Elements of the country's radical nationalists aren't too happy with the deal either. In a separate interview for Radio Sputnik Turkey, Zuhal Topcu, the deputy chairman of the Nationalist Movement Party, suggested that there are reasons to doubt whether the Brussels bureaucracy is even able to fulfill its promises.

    "It's important to pay attention to how the promises made by the two sides in the course of the summit are reflected in the work of the European Parliament, because the objection of even one state will affect the final decision rendered by the body. We consider that all the promises made [last Monday] are of no value until a final decision is made. We adhere to this position based on the experience of cooperation between Turkey and the EU which exists, and the rhetoric European countries have used in relation to Turkey for a long time," the politician noted.

    Echoing Yalim's sentiment on the financial and other strains refugees have caused, Topcu suggested that while the country is obliged to "fulfill its moral obligation to providing refuge to these people, on the other hand, this duty should not and cannot interfere with the normal functioning of the state."

    Ultimately, the politician suggested, "if the situation continues to develop along the current scenario, the return of refugees to Turkey could lead to an uncontrollable social explosion in the country. This threat exists, it is very real, and so the government should act extremely cautiously on this issue."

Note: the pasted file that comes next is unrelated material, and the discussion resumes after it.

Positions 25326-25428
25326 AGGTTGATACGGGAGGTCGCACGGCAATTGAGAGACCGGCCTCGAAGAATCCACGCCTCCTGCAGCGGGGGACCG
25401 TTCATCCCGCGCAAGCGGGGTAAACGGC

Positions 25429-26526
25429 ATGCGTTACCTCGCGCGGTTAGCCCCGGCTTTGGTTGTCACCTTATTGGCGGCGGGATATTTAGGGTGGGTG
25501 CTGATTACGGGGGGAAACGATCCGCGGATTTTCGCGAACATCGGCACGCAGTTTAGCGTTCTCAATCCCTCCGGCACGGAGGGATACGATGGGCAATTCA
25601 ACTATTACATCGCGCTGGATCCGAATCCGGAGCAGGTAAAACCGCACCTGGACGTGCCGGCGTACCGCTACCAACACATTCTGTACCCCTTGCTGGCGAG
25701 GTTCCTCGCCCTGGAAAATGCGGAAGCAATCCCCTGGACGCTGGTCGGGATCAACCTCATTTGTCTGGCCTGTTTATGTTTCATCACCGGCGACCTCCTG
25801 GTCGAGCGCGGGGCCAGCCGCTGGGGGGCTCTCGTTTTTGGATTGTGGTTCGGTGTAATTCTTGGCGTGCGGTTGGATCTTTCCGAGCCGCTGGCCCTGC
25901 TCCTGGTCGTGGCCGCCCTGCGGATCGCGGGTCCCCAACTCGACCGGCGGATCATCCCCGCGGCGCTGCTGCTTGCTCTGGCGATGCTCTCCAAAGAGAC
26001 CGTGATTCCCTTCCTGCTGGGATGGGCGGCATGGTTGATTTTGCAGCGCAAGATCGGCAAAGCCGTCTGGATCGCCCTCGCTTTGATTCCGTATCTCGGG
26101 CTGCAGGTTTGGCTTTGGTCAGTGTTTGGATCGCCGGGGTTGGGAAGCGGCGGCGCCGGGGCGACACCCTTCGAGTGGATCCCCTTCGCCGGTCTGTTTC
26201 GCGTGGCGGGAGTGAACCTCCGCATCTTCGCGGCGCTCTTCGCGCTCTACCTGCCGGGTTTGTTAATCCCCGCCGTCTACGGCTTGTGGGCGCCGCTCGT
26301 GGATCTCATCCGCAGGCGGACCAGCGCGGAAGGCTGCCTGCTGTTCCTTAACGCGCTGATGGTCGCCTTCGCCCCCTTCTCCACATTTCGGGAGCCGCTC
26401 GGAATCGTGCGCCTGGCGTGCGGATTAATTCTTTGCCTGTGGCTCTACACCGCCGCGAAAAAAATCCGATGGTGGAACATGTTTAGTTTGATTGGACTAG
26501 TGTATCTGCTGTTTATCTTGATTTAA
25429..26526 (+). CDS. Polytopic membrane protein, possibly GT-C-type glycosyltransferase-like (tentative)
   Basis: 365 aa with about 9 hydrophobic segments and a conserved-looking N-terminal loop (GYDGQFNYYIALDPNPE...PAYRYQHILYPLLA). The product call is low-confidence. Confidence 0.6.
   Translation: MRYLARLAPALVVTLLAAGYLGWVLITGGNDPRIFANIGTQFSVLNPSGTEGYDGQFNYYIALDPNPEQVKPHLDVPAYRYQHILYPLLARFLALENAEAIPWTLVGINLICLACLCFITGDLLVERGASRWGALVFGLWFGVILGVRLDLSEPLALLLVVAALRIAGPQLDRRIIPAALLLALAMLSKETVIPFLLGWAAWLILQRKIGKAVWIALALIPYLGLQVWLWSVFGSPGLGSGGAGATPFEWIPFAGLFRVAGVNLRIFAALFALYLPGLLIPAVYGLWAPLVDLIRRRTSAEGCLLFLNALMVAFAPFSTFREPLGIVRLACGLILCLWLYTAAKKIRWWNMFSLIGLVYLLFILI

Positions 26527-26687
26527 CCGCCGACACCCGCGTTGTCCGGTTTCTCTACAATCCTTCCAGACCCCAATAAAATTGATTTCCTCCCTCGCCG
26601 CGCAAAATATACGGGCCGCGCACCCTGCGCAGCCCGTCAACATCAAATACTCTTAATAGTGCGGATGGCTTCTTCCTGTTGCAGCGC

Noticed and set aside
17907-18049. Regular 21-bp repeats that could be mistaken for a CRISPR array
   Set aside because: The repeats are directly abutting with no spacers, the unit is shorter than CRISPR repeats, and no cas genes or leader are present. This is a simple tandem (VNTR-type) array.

Finally, in a third interview for Radio Sputnik Turkey, Hisyar Ozsoy, the deputy chairman of the Pro-Kurdish Peoples' Democratic Party, suggested that President Erdogan and the AKP were themselves responsible for the crisis.

    "Yes, Turkey is now going through the second wave of a migrant crisis, but this [situation] is directly linked to the government's Syrian policy. In reality, Turkish authorities, through their actions, have deliberately driven the situation to its current state," the politician said.

    Ozsoy also believes that Europe is not in a condition to help Turkey resolve its crisis. "The Schengen area faces serious pressures from the migrants. Opinions have been expressed that the EU has already begun the process of collapse – that's how serious the threat represented by uncontrolled migration flows is." 

    Unfortunately, the politician noted, the Turkish government, "which understands this perfectly," nonetheless continues to play the refugee problem like a card in a game of diplomatic poker.

    Moreover, "the EU's strategy on this issue is not so different from that of the Turkish leadership. Europe understands perfectly well that Ankara is playing a game, using illegal immigrants as an instrument of coercion for the sake of its own interests, but at the same time, turns a blind eye to this fact, comforting themselves with the thought that they have 'no other choice' in seeking to rid themselves of the burden of this problem."

    "In this way, the issue is being discussed like an open auction, with human lives at stake. From this point of view, the behavior of both the EU and Turkey looks criminally inhumane."

    Ultimately, Ozsoy warned, the situation in southeastern Turkey, specifically Ankara's brutal crackdown of the Kurds, is itself turning into a "very worrying political situation, which with the coming of spring could turn into a full-scale war and spread from the east to the west of the country…In such a situation, millions of refugees from Turkey could again rush for Europe. However, Brussels does not take this danger into consideration, looking at the issue in a very narrow way, taking short-term decisions in the hope of returning to stability. But such policy, in the long run, may backfire against Europe."